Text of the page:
Why is Norlun Trough position sometimes difficult to forecast? The advancement of atmospheric modeling technology in the 2000s has vastly improved the ability to forecast location of Norlun Troughs. There are a few issues that still are significant obstacles to the operational forecaster, however, most noteably total precipitation amount (QPF forecast) and placement/development of Norlun troughs when more than one inverted trough is involved.
In this instance, two inverted troughs develop - one in Northern NJ that drifts into Connecticut Thursday night to Friday evening, and another off the Eastern MA coast that extends into the Mid-Coast of Maine Friday night into Saturday (see surface pressure/temperature/wind forecast below, and see if you can find the well defined trough near CT, and developing trough off the coast Saturday morning). Even highest-resolution guidance, which is the strongest tool to predict localized events, are strikingly varied in their solutions, from a very heavy snow event in Central New Jersey, to a weak event at best in Connecticut. Interestingly, there is excellent agreement on the most significant event occurring right where it should - the coast of Maine, with the second trough development.
I'm skeptical of forecasts for a substantial event in New York City to New Jersey, simply because we so often see such forecasts end up incorrect, with only the Catskills and areas northwest of Poughkeepsie, NY, seeing substantial accumulation in New York, though the hills of Connecticut can often enhance snowfall amounts, as well. One wildcard is if a small-scale "mesolow" storm center can develop along the inverted trough near Long Island Sound, which would increase Connecticut snowfall, and is the reason I've highlighted Connecticut as one area of locally maximized precipitation, particularly for New Haven, Middlesex and New London Counties, northwest to Hartford County.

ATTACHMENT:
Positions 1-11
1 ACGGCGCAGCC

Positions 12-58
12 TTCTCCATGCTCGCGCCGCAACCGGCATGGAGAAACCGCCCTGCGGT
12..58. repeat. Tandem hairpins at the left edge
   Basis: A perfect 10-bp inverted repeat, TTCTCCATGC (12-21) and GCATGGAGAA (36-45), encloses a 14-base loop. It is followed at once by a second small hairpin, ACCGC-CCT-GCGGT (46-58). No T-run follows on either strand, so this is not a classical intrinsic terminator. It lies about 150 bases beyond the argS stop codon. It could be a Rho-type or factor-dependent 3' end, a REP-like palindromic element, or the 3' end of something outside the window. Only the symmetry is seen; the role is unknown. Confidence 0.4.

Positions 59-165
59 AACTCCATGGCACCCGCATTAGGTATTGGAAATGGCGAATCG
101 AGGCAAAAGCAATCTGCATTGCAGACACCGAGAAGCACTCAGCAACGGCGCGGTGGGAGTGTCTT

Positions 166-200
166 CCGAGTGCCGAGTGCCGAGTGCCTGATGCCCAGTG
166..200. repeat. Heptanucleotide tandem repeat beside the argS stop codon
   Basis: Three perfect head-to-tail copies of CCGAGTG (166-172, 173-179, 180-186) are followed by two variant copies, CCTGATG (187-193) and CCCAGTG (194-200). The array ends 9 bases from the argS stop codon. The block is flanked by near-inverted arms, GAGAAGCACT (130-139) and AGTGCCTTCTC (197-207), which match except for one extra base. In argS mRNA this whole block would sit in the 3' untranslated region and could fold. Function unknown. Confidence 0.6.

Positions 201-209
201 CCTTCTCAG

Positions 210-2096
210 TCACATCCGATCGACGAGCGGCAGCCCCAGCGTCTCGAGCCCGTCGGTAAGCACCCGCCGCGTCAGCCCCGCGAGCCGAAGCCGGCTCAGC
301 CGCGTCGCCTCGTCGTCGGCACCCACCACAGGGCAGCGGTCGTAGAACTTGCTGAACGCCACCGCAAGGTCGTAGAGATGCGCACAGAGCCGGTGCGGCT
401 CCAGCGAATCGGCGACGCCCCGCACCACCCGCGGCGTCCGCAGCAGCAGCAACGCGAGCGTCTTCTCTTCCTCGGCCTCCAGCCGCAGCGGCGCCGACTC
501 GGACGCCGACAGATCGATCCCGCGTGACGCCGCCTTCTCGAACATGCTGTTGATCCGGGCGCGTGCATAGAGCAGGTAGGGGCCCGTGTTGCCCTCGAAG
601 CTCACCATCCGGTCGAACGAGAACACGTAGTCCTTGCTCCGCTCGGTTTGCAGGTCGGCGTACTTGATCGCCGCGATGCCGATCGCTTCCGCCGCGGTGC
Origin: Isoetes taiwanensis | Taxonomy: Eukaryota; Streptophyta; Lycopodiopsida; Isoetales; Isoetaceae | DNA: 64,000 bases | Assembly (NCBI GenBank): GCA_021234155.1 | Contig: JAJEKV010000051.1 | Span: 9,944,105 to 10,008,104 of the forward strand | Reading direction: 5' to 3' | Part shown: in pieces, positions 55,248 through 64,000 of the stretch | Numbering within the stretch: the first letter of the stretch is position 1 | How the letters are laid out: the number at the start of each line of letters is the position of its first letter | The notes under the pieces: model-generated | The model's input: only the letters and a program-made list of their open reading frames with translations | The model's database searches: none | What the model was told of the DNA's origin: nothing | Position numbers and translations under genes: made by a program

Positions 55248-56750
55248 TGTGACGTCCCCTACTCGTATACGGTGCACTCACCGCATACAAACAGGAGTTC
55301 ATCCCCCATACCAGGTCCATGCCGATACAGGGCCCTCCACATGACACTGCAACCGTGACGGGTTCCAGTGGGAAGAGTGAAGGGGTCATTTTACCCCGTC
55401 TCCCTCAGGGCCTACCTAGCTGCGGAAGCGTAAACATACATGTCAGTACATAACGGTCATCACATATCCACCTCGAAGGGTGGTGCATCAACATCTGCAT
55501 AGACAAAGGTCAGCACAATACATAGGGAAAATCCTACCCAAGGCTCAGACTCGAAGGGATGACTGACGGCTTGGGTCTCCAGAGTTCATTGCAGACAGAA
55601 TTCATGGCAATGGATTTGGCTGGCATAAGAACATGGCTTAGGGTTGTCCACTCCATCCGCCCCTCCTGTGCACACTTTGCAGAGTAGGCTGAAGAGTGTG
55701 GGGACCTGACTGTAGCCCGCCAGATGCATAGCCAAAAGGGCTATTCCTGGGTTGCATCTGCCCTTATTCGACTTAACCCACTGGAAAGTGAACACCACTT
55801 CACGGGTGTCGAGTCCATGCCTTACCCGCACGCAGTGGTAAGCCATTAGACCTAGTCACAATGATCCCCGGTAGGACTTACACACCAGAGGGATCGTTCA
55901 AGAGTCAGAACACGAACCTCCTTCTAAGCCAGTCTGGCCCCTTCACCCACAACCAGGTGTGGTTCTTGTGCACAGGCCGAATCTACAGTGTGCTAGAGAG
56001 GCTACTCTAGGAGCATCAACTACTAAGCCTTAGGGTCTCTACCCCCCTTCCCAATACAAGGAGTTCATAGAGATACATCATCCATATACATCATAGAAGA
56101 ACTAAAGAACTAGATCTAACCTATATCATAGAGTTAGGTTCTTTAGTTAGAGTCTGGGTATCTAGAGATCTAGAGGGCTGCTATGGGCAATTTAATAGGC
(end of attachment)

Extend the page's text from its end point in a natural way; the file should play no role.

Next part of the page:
The more significant event along the coast of Maine with the second trough would occur Friday night through Saturday, focused just northeast of Casco Bay. In the transition from one event to the other, the upper level cold pool mentioned earlier, will drift over New England, and this will mean increased instability, resulting in snowbursts migrating from southwest to northeast Friday and Friday night, producing varied snowfall amounts from a dusting to three inches. Amounts should gradually increase beyond those values through far Northeast MA, Southeast NH and Maine, until reaching the axis of heaviest precipitation, which could be several inches. Keep in mind that part of the reasoning for a broader accumulation is the presence of a northeast wind Friday into Friday night for many areas, which blows off the ocean and should provide at least some snow for many areas, regardless of Norlun Trough placement.
Hopefully this helps to shed some light on the Norlun Trough, as well as this forecast scenario in particular.
Can't get enough? Read the original research paper from National Weather Service forecaster Weir Lundstedt by clicking here. Download NORLUN